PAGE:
The office lease did not expire until April but the group has already returned the premises to the landlord. From January 1, its registered address switched to Mr Chu's law firm in Admiralty and it has hired only one part-time staff member, with its campaign manager, Angus Ho Hon-wai, resigning to join the private sector.

Mr Chu, 65, said he would retire by the end of the year and concentrate on writing a book, Saving Victoria Harbour, detailing his fight against reclamation. He stepped down as chairman in October 2003 after receiving threatening letters.

"Most of our money is from public donations," Mr Chu said. "We must make good use of the money. As our campaign manager decided to leave, we took the opportunity to restructure the office. We still have many meetings to discuss our way forward but we don't have much administration work to do.

"In the past, Hong Kong had only one group that cared about the harbour. But after we took the government to court, many people realised they needed to act, and act quickly and decisively, or the harbour would be gone forever. Now we are more a co-ordinator in the anti-reclamation movement."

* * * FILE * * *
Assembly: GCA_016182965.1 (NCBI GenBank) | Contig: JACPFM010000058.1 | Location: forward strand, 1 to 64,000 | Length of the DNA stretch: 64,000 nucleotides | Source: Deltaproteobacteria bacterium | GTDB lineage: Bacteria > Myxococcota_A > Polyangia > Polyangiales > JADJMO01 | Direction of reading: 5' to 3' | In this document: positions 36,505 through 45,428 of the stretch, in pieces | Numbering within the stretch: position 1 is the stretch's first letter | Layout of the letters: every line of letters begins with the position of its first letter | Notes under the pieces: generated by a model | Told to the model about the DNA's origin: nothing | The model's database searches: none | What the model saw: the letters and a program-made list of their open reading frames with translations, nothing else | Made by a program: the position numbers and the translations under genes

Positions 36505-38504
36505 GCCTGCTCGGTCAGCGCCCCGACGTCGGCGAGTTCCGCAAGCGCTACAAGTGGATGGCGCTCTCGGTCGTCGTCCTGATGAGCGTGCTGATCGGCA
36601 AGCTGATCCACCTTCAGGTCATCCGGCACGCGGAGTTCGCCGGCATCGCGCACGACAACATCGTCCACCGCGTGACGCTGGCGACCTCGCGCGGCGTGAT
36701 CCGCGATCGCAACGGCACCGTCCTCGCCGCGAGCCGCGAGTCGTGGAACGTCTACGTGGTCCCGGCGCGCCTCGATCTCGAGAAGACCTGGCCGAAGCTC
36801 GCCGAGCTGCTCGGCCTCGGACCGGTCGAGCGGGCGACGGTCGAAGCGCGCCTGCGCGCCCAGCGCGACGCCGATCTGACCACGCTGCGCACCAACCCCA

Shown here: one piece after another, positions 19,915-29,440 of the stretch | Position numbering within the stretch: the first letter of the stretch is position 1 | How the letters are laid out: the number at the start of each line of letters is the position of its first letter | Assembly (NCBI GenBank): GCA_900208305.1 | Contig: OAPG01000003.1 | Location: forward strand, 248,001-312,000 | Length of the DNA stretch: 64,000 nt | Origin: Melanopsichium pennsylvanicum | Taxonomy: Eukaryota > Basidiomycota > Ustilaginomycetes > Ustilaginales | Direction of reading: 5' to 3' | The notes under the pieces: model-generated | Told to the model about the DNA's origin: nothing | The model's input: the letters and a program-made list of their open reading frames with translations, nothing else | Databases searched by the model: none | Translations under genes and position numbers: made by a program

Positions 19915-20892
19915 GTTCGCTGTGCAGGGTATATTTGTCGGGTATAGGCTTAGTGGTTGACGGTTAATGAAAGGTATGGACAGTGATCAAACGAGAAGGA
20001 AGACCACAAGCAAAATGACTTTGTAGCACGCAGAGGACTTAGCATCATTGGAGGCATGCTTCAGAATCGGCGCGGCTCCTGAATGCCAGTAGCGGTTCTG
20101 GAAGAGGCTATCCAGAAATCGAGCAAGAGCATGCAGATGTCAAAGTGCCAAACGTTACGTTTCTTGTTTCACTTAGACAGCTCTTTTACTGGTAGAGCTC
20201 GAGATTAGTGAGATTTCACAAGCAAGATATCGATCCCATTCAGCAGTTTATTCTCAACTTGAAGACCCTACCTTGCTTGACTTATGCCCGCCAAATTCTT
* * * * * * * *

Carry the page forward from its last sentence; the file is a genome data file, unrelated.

Mr Chu said the Harbour Business Forum, a coalition of 106 of the city's largest companies and business groups, including HSBC, Jardine Matheson, Kerry Group, Wharf (Holdings) and the Swire Group, shared much of the society's previous work.

Ms Loh said: "By saving on rent, staff and other utilities, we will have more resources for campaigning. It is going to be a long and winding road. We will have a forum on the Central waterfront next month - it takes money."

Greg Wong Chak-yan, who represents the Hong Kong Institute of Engineers on the Harbourfront Enhancement Committee, said: "The society did a great job on protecting the harbour. If it had never existed, I'm afraid our harbour [would be] long gone. But it {hellip} cornered the government and forced it to commit to no more reclamation. The society doesn't have much of a job to do now. It is natural for it to scale back the operation."

He also said the society's uncompromising opposition to reclamation had hampered it from playing a more active role in harbour planning, since there were other new groups that were more prepared to work with the government in efforts to improve the waterfront.